How Mary Bowser Spied on the Confederacy from within Jefferson Davis’s Confederate White House

Two brilliant women—one black, one white—assemble a spy ring in the rebel capital of Richmond, Virginia that eventually attempts a ‘mission impossible’ inside the military planning rooms of Confederate President Jefferson Davis.

 

Related:

  • Mary Bowser was a Union spy during the Civil War. She was an American former slave and worked in connection with Elizabeth Van Lew
  • Elizabeth Van Lew: a Richmond, Virginia abolitionist and philanthropist who built and operated an extensive spy ring for the Union Army during the American Civil War.

Talking to a Man Named Mr. Cotton About Slavery and Confederate Monuments

“Looking back 150, 200 years ago, it was a way of life,” he says. “It may not have been right, but it was the way of life at the time.”

.. Our trip took us through Virginia, Kentucky, Mississippi and Alabama.

We found that the legacy of the Confederacy has become so embedded in daily life that it will take more than the removal of a statue here, or a plaque there, to address it. That it has become too easy to look past the atrocities that occurred on the serene plantations where you take prom pictures, or walks with your family amid stone sculptures and bright flowers.

.. In some cases, the structures are simply too massive to remove — take the 351-foot obelisk honoring Jefferson Davis in his birthplace of Fairview, Ky. In others, as in Alabama, a law has been established to prohibit the removal of Confederate monuments.

But in many instances, Confederate memorials are not physical. They are better understood as emotional, spiritual and familial connections.

..  Like many pro-Confederates in the South, Mr. Cotton plays down the role of slavery in the Civil War. He believes it had more to do with the North trying to control, and eventually invade, the South than anything else.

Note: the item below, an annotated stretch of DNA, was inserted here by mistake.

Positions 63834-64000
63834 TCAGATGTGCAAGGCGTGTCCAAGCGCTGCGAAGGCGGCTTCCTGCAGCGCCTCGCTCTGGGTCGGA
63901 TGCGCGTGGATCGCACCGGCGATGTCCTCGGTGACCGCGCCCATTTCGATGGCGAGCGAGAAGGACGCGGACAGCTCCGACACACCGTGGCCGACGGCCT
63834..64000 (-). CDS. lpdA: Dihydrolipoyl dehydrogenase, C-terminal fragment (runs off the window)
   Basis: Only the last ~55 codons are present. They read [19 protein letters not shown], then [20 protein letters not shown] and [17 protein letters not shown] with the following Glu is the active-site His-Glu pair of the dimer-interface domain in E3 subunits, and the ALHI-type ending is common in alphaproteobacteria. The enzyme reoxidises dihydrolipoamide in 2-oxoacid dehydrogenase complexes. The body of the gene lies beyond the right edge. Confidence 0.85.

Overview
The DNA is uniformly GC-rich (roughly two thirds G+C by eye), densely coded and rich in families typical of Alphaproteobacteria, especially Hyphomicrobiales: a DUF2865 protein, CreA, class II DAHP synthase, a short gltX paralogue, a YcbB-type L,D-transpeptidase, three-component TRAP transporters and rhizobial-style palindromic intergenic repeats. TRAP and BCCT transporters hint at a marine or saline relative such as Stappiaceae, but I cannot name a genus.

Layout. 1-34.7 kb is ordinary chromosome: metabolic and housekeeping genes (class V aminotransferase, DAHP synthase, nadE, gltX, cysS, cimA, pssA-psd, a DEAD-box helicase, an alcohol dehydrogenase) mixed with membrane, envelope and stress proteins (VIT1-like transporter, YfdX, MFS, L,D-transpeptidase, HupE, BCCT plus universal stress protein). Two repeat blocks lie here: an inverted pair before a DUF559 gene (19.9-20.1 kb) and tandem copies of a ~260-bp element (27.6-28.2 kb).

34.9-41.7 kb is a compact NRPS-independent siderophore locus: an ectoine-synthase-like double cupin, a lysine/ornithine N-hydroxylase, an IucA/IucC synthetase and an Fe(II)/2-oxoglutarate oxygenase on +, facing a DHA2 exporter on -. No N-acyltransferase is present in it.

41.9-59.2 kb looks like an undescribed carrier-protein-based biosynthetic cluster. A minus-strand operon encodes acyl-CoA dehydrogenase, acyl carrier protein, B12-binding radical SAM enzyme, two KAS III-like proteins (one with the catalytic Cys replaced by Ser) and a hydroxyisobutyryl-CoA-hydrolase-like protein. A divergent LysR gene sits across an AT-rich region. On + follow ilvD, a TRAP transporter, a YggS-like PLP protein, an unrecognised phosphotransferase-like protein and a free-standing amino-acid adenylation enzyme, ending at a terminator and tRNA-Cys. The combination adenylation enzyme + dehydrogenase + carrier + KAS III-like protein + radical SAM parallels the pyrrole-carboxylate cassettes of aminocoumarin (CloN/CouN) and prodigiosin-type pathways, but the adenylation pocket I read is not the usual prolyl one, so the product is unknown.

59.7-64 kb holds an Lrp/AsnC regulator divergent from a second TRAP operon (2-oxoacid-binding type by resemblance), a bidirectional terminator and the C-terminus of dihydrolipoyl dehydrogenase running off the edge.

.. For Mr. Cotton and other Davis supporters, much of that legend was built on what Davis did before he became the president of the Confederacy. They see him as a heroic West Point graduate who served in the Mexican-American War, and as a United States senator representing Mississippi.

What they don’t highlight are his beliefs about slavery. Davis thought that the institution should be expanded and that black people were an inferior race. These white supremacist beliefs continued to shape American society long after the Civil War was over and efforts to integrate freed slaves gave way to an era of racially motivated killings.

.. “It’s a reminder of hatred and all the wrongdoings that’s been done against African-Americans,” Ms. Jones says of Confederate symbols. “I do believe they have a right to their history, but not at the sake of ours. If you’re going to write part of the story, write the whole story. Tell what you did.”

.. But ignoring the misdeeds of Confederate leaders — seeing Jefferson Davis the statesman without seeing Jefferson Davis the slave owner — is not a luxury available to black people.

 

 

‘We Can’t Walk Away From This Truth’

New Orleans Mayor Mitch Landrieu explains to his city why four monuments commemorating the Lost Cause and the Confederacy had to come down.

And it immediately begs the questions: why there are no slave ship monuments, no prominent markers on public land to remember the lynchings or the slave blocks; nothing to remember this long chapter of our lives; the pain, the sacrifice, the shame—all of it happening on the soil of New Orleans.

So for those self-appointed defenders of history and the monuments, they are eerily silent on what amounts to this historical malfeasance, a lie by omission. There is a difference between remembrance of history and reverence of it.
 .. As President George W. Bush said at the dedication ceremony for the National Museum of African American History & Culture, “A great nation does not hide its history. It faces its flaws and corrects them.”